Stability of inactive components of cathode laminates for lithium ion batteries at high potential

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The stability of inactive components in LIB (lithium ion batteries) electrodes upon exposure to high potentials can affect cell performance. A series of Li/ inactive component cells with aluminum, conductive carbon, and graphite as the inactive component were prepared and stored at high potential for one week. Electrochemical measurements and ex-situ surface analysis, including TEM (transmission electron microscopy), XPS (X-ray photoelectron spectroscopy), and FTIR (Fourier transform infrared spectroscopy), were conducted to investigate the stability of inactive components in the presence of LiPF6 in 3:7 ethylene carbonate (EC) and ethyl methyl carbonate (EMC) electrolyte at different potentials. The results show that all components are stable upon storage at 4.3 V. Storage at 4.6 or 4.9 V results in no aluminum corrosion, but limited decomposition on conductive carbon and greater decomposition on graphite. Storage at 5.3 V results in significant electrolyte oxidation to generate poly(ethylene carbonate) on the surface of all inactive electrodes and aluminum corrosion.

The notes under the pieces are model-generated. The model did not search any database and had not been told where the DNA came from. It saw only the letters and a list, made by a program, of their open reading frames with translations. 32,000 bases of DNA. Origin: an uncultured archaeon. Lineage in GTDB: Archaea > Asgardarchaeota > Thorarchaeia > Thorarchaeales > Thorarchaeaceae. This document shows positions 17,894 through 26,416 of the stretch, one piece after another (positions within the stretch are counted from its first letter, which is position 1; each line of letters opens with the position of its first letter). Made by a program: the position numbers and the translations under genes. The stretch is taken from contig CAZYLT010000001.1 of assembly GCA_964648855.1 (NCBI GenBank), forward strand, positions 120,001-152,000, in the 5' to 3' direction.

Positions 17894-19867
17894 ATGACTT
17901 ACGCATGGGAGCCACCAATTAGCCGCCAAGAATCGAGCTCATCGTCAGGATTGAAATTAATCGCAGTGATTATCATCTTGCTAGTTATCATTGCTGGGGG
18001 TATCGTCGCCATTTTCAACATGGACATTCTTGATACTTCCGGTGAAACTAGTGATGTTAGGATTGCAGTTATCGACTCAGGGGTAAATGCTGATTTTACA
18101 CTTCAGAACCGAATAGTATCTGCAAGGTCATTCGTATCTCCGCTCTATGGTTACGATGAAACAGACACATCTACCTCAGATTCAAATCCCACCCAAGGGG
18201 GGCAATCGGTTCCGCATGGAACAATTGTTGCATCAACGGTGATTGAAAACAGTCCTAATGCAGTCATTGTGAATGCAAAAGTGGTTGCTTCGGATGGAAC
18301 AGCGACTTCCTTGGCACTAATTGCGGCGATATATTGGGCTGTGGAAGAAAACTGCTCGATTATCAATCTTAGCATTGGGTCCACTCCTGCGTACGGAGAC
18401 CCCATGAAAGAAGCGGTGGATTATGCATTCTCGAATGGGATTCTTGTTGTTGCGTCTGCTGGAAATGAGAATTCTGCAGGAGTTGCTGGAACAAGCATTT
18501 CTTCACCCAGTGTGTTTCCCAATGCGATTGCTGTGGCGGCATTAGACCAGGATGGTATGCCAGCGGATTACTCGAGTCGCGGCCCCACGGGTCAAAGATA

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Journal of the Electrochemical Society